Identifying special educational needs (SEN)

Three boys playing.A child or young person has special educational needs (SEN) if they have a learning difficulty or disability which calls for special educational provision to be made for them.

A child of compulsory school age or a young person has a learning difficulty or disability if they:

  • have a significantly greater difficulty in learning than the majority of others of the same age.
  • have a disability which prevents or hinders him or her from making use of facilities of a kind generally provided for others of the same age in mainstream schools or mainstream post-16 institutions.

For children aged two or more, special educational provision is educational or training provision that is additional to or different from that made generally for other children or young people of the same age by:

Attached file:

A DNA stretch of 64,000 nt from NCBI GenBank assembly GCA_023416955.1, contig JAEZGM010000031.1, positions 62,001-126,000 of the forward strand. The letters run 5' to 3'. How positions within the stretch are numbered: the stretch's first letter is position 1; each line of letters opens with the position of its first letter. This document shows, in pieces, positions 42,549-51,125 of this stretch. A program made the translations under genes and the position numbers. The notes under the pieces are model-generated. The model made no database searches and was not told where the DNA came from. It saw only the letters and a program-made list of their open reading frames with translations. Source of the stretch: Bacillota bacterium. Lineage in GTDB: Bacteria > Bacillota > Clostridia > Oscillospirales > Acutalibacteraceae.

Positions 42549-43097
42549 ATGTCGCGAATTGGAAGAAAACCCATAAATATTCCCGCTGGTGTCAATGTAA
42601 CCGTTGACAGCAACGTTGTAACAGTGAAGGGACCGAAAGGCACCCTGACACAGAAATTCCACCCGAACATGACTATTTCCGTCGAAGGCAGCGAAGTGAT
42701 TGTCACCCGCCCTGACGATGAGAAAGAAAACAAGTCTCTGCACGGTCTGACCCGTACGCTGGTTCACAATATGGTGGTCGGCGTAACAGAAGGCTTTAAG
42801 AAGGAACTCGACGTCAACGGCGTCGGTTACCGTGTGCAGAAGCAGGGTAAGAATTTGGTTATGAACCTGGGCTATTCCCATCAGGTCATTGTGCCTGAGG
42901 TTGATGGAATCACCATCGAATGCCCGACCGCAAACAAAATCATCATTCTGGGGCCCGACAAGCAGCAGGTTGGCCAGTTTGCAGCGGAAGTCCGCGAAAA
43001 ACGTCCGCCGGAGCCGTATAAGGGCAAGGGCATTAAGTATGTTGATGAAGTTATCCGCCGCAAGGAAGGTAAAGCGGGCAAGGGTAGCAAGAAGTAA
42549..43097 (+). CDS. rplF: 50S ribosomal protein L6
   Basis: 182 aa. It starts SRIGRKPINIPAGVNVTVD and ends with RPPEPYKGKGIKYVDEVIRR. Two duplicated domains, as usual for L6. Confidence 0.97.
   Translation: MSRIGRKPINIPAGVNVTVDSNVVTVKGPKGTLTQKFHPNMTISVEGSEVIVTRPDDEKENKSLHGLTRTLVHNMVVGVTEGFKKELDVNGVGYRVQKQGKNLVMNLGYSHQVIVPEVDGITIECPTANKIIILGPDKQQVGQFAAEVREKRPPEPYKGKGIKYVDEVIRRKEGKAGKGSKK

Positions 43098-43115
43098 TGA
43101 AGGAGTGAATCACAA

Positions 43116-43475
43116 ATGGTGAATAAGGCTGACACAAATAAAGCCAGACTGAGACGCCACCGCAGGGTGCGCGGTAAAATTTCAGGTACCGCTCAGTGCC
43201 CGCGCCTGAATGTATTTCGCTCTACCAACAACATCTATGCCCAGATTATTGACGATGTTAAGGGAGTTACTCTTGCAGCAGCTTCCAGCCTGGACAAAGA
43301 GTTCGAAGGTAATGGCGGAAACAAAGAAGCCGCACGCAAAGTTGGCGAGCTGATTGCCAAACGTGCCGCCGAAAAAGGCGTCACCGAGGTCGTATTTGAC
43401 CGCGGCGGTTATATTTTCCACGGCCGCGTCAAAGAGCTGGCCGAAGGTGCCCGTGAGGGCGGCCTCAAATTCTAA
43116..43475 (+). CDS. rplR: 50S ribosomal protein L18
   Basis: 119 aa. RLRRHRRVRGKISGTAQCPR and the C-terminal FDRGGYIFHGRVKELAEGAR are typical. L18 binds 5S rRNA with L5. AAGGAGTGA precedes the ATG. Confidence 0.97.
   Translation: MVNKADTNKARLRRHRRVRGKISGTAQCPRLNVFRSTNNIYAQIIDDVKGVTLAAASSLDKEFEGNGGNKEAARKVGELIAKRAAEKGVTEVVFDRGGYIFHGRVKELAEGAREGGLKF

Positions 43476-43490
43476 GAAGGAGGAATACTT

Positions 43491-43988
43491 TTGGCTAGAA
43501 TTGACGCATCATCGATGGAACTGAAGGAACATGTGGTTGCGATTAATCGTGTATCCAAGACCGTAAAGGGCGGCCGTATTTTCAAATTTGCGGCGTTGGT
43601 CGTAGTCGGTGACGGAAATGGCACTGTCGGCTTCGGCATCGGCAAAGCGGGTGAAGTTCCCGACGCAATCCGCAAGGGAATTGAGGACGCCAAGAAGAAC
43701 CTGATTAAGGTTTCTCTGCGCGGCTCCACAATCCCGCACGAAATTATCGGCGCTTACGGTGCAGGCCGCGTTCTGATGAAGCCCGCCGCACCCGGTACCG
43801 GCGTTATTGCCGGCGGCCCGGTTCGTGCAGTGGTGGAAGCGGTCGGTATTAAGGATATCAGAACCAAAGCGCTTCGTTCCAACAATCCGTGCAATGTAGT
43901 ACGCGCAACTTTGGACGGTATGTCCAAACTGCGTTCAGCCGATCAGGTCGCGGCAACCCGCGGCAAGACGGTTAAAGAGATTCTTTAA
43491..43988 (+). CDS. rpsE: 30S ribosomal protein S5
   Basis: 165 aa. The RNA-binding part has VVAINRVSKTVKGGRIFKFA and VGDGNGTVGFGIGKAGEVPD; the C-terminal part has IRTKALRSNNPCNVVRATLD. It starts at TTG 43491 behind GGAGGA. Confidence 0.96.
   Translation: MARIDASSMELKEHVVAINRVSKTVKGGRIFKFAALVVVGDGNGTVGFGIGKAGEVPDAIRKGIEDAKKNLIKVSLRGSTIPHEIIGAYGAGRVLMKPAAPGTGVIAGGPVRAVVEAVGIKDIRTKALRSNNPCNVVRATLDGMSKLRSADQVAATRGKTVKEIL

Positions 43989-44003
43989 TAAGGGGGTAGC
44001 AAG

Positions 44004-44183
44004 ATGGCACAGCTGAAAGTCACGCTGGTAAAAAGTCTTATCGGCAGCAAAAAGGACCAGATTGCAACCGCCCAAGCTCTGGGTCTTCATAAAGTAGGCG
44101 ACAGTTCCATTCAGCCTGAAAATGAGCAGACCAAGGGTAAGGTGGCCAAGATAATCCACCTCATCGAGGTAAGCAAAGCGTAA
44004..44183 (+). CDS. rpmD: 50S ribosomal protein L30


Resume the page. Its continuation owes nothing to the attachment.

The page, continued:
• mainstream schools
  • maintained nursery schools
  • mainstream post-16 institutions
  • relevant early years providers.

For a child under two years of age, special educational provision means educational provision of any kind.

A child under compulsory school age has special educational needs if they are likely to fall within this definition when they reach compulsory school age or would do so if special educational provision was not made for them (Section 20 Children and Families Act 2014).

Post-16 institutions often use the term learning difficulties and disabilities (LDD). The term SEN is used on this website across the 0 to 25 age range but includes LDD.

The Inclusive Framework Strategy for Children and Young People with Special Educational Needs and/or Disabilities outlines the council’s shared vision, principles, and priorities to ensure inclusive practice in providing for children and young people with SEND.